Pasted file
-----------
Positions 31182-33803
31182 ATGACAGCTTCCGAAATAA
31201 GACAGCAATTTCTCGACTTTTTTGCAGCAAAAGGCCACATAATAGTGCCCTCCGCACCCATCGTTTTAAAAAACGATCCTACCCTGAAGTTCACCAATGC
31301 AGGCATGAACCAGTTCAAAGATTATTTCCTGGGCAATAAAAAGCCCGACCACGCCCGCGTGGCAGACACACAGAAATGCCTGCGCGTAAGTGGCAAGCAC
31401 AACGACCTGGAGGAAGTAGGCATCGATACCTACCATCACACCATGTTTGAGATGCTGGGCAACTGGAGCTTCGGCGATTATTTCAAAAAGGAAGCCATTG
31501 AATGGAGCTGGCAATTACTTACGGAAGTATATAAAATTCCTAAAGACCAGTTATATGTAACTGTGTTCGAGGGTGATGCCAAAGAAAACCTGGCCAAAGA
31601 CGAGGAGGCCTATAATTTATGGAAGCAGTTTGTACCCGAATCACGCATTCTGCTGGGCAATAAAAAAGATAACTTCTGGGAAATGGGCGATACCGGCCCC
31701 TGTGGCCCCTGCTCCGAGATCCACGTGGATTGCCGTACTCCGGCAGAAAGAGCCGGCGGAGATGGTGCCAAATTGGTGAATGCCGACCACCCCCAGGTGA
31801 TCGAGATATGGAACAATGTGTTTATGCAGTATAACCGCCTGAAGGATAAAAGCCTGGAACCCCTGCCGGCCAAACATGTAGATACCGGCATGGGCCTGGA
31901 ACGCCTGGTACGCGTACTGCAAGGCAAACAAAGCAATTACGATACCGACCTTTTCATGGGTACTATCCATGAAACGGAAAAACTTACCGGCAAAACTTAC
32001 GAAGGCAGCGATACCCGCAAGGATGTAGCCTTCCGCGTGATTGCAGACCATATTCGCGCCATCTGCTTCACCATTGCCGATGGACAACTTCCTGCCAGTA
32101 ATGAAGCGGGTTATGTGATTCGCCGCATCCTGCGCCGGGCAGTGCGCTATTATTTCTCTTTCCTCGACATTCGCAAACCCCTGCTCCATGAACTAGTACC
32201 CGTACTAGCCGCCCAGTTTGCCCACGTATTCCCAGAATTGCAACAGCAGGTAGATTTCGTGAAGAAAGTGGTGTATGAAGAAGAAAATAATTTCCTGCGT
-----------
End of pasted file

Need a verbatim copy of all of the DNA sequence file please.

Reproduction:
Positions 31182-33803
31182 ATGACAGCTTCCGAAATAA
31201 GACAGCAATTTCTCGACTTTTTTGCAGCAAAAGGCCACATAATAGTGCCCTCCGCACCCATCGTTTTAAAAAACGATCCTACCCTGAAGTTCACCAATGC
31301 AGGCATGAACCAGTTCAAAGATTATTTCCTGGGCAATAAAAAGCCCGACCACGCCCGCGTGGCAGACACACAGAAATGCCTGCGCGTAAGTGGCAAGCAC
31401 AACGACCTGGAGGAAGTAGGCATCGATACCTACCATCACACCATGTTTGAGATGCTGGGCAACTGGAGCTTCGGCGATTATTTCAAAAAGGAAGCCATTG
31501 AATGGAGCTGGCAATTACTTACGGAAGTATATAAAATTCCTAAAGACCAGTTATATGTAACTGTGTTCGAGGGTGATGCCAAAGAAAACCTGGCCAAAGA
31601 CGAGGAGGCCTATAATTTATGGAAGCAGTTTGTACCCGAATCACGCATTCTGCTGGGCAATAAAAAAGATAACTTCTGGGAAATGGGCGATACCGGCCCC
31701 TGTGGCCCCTGCTCCGAGATCCACGTGGATTGCCGTACTCCGGCAGAAAGAGCCGGCGGAGATGGTGCCAAATTGGTGAATGCCGACCACCCCCAGGTGA
31801 TCGAGATATGGAACAATGTGTTTATGCAGTATAACCGCCTGAAGGATAAAAGCCTGGAACCCCTGCCGGCCAAACATGTAGATACCGGCATGGGCCTGGA
31901 ACGCCTGGTACGCGTACTGCAAGGCAAACAAAGCAATTACGATACCGACCTTTTCATGGGTACTATCCATGAAACGGAAAAACTTACCGGCAAAACTTAC
32001 GAAGGCAGCGATACCCGCAAGGATGTAGCCTTCCGCGTGATTGCAGACCATATTCGCGCCATCTGCTTCACCATTGCCGATGGACAACTTCCTGCCAGTA
32101 ATGAAGCGGGTTATGTGATTCGCCGCATCCTGCGCCGGGCAGTGCGCTATTATTTCTCTTTCCTCGACATTCGCAAACCCCTGCTCCATGAACTAGTACC
32201 CGTACTAGCCGCCCAGTTTGCCCACGTATTCCCAGAATTGCAACAGCAGGTAGATTTCGTGAAGAAAGTGGTGTATGAAGAAGAAAATAATTTCCTGCGT